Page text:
UMBUG is designed to carry two scientific payloads. The primary payload aims to launch into space a colony of microscopic organisms called tardigrades and monitor their behaviour when exposed to the harsh space environment, to see if they can reproduce in space. If successful, this experiment will better determine the range of conditions for which we currently consider it possible for life to exist and provide valuable information about life under extreme stresses.
A second experiment is designed to learn more information about the Sun through spectroscopic observations while in orbit, obtaining spectrographic data over a broad range of frequencies. This data can then be matched to theoretical models in order to better understand the Sun and also demonstrate that spectroscopy can be conducted using small satellites instead of large structures such as the Hubble Space Telescope.
Despite its small size (a restriction forced by the cost and weight determinants of launching a satellite into space) UMBUG contains all the components necessary to control the experiments, communicate with a ground station at the University of Manitoba, provide power and control the orbit of the spacecraft.
In addition to the technical components of the mission, students needed to fundraise and solicit donations of time and materials from aerospace and other firms. The idea was to produce a real, functioning spacecraft that could conduct practical experiments in space on a minimum budget. The UMSATS team worked on promoting the mission to elementary schools, high schools and other institutions throughout Manitoba to help encourage a new generation of students to get engaged in many careers related to the space industry. The team also hosted seminars and hands-on workshops on topics such as orbit dynamics and embedded systems, not to mention dozens of presentations to schools and community groups.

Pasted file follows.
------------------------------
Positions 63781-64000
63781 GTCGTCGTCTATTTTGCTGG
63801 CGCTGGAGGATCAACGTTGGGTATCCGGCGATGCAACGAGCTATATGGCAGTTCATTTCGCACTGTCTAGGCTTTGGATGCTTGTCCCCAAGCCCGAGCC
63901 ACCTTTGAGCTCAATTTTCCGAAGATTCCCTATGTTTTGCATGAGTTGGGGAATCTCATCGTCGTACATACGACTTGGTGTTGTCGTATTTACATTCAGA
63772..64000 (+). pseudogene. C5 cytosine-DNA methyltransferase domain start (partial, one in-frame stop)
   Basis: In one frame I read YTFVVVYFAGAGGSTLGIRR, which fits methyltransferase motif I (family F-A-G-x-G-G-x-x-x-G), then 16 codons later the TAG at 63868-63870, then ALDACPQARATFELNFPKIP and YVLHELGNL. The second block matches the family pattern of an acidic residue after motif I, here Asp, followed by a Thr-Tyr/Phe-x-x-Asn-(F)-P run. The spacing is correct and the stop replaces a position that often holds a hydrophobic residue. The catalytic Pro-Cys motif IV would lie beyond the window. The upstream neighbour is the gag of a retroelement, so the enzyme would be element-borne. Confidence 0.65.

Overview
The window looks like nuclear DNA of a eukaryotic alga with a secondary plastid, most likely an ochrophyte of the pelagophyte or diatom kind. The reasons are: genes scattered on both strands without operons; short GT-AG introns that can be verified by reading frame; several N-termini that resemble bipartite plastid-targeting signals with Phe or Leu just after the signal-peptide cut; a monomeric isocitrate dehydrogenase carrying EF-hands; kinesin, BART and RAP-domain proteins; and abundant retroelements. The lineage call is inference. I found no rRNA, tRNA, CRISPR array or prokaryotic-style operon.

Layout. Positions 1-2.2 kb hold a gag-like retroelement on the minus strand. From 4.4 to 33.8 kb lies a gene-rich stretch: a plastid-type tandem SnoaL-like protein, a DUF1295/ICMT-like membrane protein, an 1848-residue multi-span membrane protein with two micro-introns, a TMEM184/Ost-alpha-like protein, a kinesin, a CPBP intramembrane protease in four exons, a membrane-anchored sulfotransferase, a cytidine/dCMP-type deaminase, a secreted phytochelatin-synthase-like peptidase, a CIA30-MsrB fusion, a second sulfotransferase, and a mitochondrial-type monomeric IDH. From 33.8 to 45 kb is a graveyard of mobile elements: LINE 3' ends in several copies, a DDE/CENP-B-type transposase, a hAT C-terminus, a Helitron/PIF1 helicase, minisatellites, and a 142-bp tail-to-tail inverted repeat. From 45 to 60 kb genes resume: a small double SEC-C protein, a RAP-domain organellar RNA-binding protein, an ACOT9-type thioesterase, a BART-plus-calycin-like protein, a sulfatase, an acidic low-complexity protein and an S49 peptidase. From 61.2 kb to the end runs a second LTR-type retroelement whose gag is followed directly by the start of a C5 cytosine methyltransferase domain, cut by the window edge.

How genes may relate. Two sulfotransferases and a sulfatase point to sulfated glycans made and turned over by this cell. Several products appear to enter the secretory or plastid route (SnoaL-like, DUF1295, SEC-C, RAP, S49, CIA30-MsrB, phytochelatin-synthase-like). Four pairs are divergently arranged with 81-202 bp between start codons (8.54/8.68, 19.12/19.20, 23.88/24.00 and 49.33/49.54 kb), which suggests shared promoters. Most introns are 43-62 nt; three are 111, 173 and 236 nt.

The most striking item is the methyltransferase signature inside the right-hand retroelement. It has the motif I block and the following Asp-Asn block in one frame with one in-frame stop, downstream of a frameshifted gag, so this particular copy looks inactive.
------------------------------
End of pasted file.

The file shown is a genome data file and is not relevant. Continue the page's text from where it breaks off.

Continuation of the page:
In terms of fundraising, the UMSATS team needed to raise a minimum of $75,000 to support the design efforts through different prototypes and laboratory experiments, and build and assemble the satellite. They also needed to find funds to cover traveling to the David Florida Laboratories at the Canadian Space Agency’s Ottawa facilities for UMBUG to undergo tests for random vibrations, separation shock, and thermal-vacuum issues. The support they have received includes financial as well as in-kind donations of equipment or expertise as required by the team. Donors include such major corporations as Magellan Aerospace, Texas Instruments, Shell Canada, The Winnipeg Foundation, StandardAero, the Canadian Forces and the University of Manitoba.
“The long list of our generous donors, including both large and small companies, is testament to a greater community that this project is not only feasible, but worth an investment,” says Schor.
He adds: “The final six weeks of the competition have been an exciting time at the University of Manitoba as we embark on the quest to launch the first student-designed satellite in the province.”
The half-a-millimetre issue solved, the diminutive spacecraft is being assembled and prepared for transport to the Canadian Space Agency this weekend.
Fingers (and antennas) crossed.